Disagreeing with the result of the trial by combat a general melee breaks out.

All the fights in this sequence are competitive. The outcome was not pre-determined, this encourages our warriors to practise their skills in order to win.

Away from the arena

Spinning thread using a drop-spindle

Once the tale was told, everyone returned to the wic for our meal. One of our group, Sue, is particularly interested in the food of this period and has researched extensively, to our benefit! You can read all about the food we enjoyed at this event in the next section. Our digestion was aided by local beers and mead (from Castle Rock Brewery and Eglantine Vineyard).

The inclement weather prevented us from demonstrating a number of the period crafts we would normally have performed, but despite of the rain people got on with a number of projects in the dry space available including cooking, netting, nalbinding and spinning.

The rest of us where not idle and along with fetching and carrying for the kitchen our members spent a lot of time answering a diverse range of questions from the show visitors and discussing with them subjects ranging from military organisation to farming techniques. A lot of interest was generated by the range of food we where eating so we only felt it right to cover that in it's own section.

Tigwald demonstrating the basic points of net making.


Sue (aka Miriel de Rouen) has kindly taken the time to write something about the food we where eating.

Mirial de Rouen (left) enjoying a well deserved rest from the kitchen and partaking of a small measure of mead with two of our warriors tucking into thier lunch of Mishimishya and Almond Milk soup

At the Conroi de Vey's recent local village show at Tollerton, the group was mad enough to entrust me with care of the catering. I can't sew, weave, stitch or any of that malarkey to save my life, but I'm not too bad on the cookery front and it's something I enjoy doing now and again.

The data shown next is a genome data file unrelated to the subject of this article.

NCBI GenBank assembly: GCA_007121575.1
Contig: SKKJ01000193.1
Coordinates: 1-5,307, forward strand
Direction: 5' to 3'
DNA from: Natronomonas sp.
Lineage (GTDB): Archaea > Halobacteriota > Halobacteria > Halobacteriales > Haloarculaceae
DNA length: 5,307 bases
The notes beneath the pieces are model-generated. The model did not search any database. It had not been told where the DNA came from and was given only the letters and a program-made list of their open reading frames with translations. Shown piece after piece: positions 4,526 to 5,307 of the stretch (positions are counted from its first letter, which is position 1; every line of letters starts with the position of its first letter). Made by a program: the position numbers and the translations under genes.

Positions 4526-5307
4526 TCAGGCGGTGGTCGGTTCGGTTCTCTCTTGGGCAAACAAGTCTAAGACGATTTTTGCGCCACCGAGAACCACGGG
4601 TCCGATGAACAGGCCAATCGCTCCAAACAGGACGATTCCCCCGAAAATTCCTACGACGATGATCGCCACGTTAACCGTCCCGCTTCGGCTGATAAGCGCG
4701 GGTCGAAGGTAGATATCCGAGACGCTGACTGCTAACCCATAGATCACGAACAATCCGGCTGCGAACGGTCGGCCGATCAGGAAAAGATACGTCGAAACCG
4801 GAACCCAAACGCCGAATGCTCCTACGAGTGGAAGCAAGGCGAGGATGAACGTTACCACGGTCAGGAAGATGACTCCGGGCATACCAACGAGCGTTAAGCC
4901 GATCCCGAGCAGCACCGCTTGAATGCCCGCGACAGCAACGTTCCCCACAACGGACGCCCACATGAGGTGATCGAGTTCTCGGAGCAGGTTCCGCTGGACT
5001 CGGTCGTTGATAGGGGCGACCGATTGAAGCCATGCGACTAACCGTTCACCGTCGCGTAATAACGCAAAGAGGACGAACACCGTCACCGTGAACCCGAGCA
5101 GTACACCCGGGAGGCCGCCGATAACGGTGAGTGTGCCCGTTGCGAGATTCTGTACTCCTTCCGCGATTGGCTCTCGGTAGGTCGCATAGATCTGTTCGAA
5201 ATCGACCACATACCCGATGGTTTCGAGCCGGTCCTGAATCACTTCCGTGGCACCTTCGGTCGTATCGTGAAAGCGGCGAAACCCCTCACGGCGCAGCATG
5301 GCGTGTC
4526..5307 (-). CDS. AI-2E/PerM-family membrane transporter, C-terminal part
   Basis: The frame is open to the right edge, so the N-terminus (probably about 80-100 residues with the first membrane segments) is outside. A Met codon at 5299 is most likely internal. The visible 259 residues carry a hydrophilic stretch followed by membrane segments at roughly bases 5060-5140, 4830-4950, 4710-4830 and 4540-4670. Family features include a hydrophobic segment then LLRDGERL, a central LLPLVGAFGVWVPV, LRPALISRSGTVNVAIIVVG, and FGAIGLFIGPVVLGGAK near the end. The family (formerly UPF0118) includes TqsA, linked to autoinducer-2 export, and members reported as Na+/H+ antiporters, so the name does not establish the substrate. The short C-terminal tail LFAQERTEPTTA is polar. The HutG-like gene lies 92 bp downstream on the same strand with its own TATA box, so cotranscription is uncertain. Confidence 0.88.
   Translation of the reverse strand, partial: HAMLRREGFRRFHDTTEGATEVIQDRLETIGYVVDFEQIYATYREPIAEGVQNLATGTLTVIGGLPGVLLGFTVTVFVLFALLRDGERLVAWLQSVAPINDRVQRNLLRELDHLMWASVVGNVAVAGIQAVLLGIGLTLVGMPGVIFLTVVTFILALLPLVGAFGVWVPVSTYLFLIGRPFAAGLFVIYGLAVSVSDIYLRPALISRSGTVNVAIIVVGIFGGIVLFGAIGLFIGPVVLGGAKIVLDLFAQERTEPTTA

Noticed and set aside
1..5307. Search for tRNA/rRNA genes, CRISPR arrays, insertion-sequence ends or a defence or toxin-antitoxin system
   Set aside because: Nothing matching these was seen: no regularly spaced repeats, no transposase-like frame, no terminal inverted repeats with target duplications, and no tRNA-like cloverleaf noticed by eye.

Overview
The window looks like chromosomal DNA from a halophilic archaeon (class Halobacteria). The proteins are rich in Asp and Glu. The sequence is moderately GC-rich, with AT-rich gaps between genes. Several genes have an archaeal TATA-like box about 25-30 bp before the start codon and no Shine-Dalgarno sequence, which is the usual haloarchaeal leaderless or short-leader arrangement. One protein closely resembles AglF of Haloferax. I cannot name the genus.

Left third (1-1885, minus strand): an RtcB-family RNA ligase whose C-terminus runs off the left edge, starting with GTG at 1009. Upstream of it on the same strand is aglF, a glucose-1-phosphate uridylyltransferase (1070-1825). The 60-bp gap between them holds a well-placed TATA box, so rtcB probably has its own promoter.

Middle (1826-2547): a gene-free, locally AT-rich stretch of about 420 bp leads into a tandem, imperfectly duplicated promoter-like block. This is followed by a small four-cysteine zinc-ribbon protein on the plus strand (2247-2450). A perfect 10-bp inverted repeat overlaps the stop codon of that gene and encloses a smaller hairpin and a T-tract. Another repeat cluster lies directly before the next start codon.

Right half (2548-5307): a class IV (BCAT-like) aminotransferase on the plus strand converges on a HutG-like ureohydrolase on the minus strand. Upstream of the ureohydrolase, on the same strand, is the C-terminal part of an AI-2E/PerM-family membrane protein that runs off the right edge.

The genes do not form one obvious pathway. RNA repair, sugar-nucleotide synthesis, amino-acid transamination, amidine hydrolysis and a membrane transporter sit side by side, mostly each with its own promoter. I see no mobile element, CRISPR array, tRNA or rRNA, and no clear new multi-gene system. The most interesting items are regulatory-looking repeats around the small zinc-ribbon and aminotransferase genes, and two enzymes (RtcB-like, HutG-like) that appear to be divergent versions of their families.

Our dateline was 1086 and my aim was to supply food that would have been known to our Norman and English ancestors around this time. I aimed for a blend of high status dishes and everyday fare and tried to keep it in a seasonal context.

The main dish for the carnivores in the group was something called Mishimishya. As the name suggests, this is of Arabic origin versions can be traced back to the eighth century, but it came to be known in Northern Europe via pilgrimages, crusades, and sundry conquests. The neighbours over at Belvoir might well have known about it through their ancestor 'Ralf the Spaniard.' One of the spices involved cumin, was a heavily used spice in the Middle Ages, second only to pepper in the favourite stakes. Indeed, the closest style of cookery these days to the kind enjoyed by our early Medieval ancestors is North African.

Cooks hard at work, the couldren with pottage in can be seen at the front of the fire

For the peasants in the group I cooked a Pottage of Seasonal Vegetables broad beans, carrots, garlic, onions and herbs. Nothing fancy here. Just bung it in the cooking pot and let it get on with it. Broad beans were the only bean native to Europe. We had to wait for the discovery of the Americas for the rest. Had the peasants been feeling particularly well off, they might have added some chopped bacon to their dish, but I didn't on this occasion. The vegetarians, who could have dived into the pottage if they wished, also had a dish of Almond Milk Soup fairly high status, but affordable by the well to do middle classes. Almond milk was a basic staple of Medieval cookery.